The album's title reminds us that this album is all about change, and the musical styling is the most important. Don't get me wrong, there are still plenty of ten-plus minute songs, long and intricate solos, dynamic vocals by LaBrie, and melody and progression changes that has been the band's staple. After all, Dream Theater's emphasis has always been on musicianship, and that remains the case for this album. But by while still following a similar formula, the band is also able to elevate songs to higher levels, giving each track a sense of granduer and majesty. The opener and lead single, On the Backs of Angels, starts off with a slow acoustic guitar and keyboard section before erupting into a full band effort. The medium pace stays consistent for the entire eight or so minutes and contains a very catchy chorus, giving it a Pull Me Underish feel. The next song, Build Me Up Break Me Down, which is a critique on America's worship and ridicule of troubled celebrities, shows the band's more commercial side with a more straightforward metal feel along with a catchy chorus. It even contains and electronic, almost nu metal-style beginning and ultimately sounds very similar to something you would hear on one of LaBrie's solo albums. The track ends up being one of the album's most pleasant surprises. The album also contains its share of softer songs, with This is the Life and Far from Heaven. Both are sentimental and beautifully composed, especially Far from Heaven, which truly shows James LaBrie's abilities as a songwriter. There are also four songs that clock in at over ten minutes: Lost Not Forgotten, Bridges in the Sky, Outcry, and Breaking All Illusions. Lost Not Forgotten stands out as a track that while it is over ten minutes long, it does not feature only a few minutes of LaBrie's singing, as he remains fairly consistent throughout the whole song. With the song being about an ancient Persian kingdom, there are a few Middle Eastern elements as well. While the grunting sound effects in the intro of Bridges in the Sky are a bit ridiculous, the song is primarily fast-paced and has a strong metal feel along with emotional lyrics delivered perfectly by LaBrie. There is also, of course, an extended instrumental segment. Outcry follows a similar vein, this time with inspirational lyrics of standing up against war and corruption. Unfortunately, LaBrie once again stays out of a good portion of the song. Breaking All Illusions, the penultimate song, serves as a sort of grand finale, and has a very strong and majestic opening with an emotional and awe-inspiring chorus delivered by LaBrie. Though LaBrie once again takes a backseat in the bridge, the instrumentation is absolutely fabulous and features a stunning solo by Petrucci. This is obviously the most important song on the album and one the band clearly took its time in composing. The final song, Beneath the Surface, acts as a sort of cool-down from the energy of Breaking all Illusions, and is one perhaps of the most emotional and finest songs the band has ever written.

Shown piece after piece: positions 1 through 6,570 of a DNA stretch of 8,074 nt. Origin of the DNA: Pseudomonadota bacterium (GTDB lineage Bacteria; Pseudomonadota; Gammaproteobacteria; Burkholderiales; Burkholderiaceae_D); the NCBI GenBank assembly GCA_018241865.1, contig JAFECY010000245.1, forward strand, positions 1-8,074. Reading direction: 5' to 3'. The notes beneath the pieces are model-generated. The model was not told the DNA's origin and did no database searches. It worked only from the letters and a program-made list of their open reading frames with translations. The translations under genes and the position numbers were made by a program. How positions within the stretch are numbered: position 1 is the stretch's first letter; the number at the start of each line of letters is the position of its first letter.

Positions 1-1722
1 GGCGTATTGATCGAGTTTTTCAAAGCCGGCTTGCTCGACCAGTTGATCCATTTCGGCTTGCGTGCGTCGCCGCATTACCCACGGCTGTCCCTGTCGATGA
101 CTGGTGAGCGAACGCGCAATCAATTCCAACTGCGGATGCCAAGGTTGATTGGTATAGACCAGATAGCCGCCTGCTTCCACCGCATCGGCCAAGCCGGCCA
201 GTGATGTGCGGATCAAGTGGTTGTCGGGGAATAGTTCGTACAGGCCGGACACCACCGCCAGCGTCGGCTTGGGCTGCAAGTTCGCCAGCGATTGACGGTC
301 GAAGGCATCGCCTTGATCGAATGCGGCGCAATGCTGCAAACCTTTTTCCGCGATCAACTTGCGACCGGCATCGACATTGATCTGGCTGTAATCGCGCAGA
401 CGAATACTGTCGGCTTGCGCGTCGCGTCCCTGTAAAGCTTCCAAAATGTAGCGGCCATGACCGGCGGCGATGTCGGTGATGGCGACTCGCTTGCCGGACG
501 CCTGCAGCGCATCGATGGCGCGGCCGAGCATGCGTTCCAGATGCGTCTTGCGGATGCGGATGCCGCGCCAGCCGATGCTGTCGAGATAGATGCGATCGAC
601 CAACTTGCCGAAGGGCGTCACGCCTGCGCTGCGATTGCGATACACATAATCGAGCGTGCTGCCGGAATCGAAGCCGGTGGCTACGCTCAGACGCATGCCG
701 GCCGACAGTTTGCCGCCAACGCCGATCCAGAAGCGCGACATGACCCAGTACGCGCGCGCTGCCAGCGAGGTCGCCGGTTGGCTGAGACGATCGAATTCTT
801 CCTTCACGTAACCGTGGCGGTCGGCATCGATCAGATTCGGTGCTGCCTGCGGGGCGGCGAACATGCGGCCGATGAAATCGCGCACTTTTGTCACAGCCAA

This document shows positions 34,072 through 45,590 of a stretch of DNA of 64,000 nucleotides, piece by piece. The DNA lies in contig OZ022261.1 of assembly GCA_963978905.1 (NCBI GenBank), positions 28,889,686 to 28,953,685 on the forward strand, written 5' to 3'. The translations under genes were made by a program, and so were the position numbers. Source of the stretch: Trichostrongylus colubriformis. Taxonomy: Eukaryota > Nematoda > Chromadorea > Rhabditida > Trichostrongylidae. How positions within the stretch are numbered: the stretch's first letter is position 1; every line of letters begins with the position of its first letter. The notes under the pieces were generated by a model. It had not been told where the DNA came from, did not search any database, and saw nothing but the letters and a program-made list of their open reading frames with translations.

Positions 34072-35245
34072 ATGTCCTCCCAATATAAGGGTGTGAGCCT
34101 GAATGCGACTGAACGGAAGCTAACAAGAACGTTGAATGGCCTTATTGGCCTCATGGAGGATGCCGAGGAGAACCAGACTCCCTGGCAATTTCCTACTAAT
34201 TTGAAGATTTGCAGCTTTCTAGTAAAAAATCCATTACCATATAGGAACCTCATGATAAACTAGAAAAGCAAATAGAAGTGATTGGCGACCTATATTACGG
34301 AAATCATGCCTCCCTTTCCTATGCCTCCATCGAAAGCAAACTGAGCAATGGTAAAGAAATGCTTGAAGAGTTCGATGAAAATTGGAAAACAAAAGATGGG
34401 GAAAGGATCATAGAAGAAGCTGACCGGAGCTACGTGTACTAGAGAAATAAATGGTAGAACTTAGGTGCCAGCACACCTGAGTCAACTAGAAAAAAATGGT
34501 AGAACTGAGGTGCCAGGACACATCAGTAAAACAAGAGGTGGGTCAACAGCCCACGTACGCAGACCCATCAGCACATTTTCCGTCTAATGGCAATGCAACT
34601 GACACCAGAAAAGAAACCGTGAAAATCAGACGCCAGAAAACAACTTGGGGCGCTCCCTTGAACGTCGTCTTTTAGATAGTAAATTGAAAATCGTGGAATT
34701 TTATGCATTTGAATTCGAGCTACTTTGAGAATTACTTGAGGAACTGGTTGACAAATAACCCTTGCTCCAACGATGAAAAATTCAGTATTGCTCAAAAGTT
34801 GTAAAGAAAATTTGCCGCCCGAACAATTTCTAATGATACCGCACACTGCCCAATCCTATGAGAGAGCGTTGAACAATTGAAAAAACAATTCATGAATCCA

With this album promising to bring change to the Dream Theater legacy, the band passes with flying colors in delivering a new and unique experience. Though Mike Portnoy will surely be missed by diehard fans (including yours truly) it may also have been a blessing in disguise. Even though Dream Theater's past few albums have all been exceptional (not to mention underrated) this album acts as almost a fresh breath of air and promises new and exciting things from the band. That was no easy task, considering the loss of one of their main creative forces and one of their most stellar musicians, and doing it all in just one year. A dramatic turn of events indeed!